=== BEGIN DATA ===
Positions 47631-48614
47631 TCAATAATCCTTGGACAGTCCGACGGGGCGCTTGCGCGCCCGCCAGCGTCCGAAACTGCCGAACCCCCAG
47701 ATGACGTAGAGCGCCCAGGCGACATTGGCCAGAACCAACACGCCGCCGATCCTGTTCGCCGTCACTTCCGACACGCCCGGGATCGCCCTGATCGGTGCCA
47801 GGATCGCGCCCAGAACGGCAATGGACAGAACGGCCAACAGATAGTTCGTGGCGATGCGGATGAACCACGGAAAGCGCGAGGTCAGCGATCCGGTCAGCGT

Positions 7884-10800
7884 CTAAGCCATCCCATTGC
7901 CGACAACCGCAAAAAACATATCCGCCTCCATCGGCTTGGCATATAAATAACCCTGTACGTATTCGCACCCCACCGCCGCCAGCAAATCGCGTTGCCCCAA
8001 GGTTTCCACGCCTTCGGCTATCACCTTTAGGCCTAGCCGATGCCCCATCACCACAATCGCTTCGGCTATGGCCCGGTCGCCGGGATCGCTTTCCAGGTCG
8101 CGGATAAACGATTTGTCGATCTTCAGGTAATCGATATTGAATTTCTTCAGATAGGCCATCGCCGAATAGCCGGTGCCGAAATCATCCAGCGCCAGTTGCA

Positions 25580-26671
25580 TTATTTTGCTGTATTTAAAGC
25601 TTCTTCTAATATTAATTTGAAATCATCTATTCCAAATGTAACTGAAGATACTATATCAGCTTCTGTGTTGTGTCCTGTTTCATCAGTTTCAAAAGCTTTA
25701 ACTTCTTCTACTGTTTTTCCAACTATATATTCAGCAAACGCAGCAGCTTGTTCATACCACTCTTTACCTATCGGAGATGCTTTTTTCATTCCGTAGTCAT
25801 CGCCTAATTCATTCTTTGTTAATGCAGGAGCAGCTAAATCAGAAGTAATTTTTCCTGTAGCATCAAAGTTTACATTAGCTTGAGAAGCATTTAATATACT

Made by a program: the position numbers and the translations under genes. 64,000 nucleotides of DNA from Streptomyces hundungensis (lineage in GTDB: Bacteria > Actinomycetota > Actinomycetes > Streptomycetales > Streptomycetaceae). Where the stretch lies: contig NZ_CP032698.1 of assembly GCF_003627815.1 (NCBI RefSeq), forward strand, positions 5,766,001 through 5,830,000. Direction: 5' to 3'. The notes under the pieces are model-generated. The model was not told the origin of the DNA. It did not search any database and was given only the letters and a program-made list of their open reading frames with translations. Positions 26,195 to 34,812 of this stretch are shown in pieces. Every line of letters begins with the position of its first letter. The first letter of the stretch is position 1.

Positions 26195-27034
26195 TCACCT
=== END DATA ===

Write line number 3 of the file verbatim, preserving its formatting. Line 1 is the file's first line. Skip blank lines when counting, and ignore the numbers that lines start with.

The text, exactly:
47701 ATGACGTAGAGCGCCCAGGCGACATTGGCCAGAACCAACACGCCGCCGATCCTGTTCGCCGTCACTTCCGACACGCCCGGGATCGCCCTGATCGGTGCCA